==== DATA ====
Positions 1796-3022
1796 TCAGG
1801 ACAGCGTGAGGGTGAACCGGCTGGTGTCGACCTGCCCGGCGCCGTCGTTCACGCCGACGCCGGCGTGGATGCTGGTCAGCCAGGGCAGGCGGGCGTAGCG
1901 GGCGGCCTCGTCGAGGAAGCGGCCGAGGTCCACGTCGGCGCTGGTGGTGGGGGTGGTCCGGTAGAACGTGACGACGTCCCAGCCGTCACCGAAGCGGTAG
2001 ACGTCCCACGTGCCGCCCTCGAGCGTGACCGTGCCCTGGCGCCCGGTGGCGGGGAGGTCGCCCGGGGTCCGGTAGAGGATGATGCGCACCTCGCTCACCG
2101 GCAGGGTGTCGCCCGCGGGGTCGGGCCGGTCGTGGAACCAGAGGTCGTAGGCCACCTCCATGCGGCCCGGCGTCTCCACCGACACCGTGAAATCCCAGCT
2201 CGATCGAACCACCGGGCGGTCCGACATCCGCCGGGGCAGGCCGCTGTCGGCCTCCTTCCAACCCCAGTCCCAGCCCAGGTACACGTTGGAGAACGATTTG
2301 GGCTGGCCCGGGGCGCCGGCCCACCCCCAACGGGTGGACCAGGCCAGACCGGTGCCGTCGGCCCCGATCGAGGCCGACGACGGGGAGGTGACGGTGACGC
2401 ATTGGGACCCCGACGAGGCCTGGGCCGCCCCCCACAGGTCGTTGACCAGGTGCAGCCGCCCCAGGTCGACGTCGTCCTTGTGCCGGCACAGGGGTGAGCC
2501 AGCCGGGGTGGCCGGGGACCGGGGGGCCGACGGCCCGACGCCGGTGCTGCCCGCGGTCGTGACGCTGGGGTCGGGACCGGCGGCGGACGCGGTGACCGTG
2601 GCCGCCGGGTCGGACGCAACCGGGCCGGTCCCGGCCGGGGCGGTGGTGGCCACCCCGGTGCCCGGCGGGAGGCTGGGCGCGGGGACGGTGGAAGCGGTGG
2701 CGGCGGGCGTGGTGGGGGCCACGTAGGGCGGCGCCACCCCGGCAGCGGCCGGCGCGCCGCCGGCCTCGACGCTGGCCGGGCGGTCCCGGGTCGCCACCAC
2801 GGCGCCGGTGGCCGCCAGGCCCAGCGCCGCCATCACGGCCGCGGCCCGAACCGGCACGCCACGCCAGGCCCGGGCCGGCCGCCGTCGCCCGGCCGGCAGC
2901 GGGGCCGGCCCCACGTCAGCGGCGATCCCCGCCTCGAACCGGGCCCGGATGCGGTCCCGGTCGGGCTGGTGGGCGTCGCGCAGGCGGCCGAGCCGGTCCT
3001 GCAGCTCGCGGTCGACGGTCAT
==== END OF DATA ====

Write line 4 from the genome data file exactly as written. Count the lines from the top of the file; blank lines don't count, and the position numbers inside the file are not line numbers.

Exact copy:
1901 GGCGGCCTCGTCGAGGAAGCGGCCGAGGTCCACGTCGGCGCTGGTGGTGGGGGTGGTCCGGTAGAACGTGACGACGTCCCAGCCGTCACCGAAGCGGTAG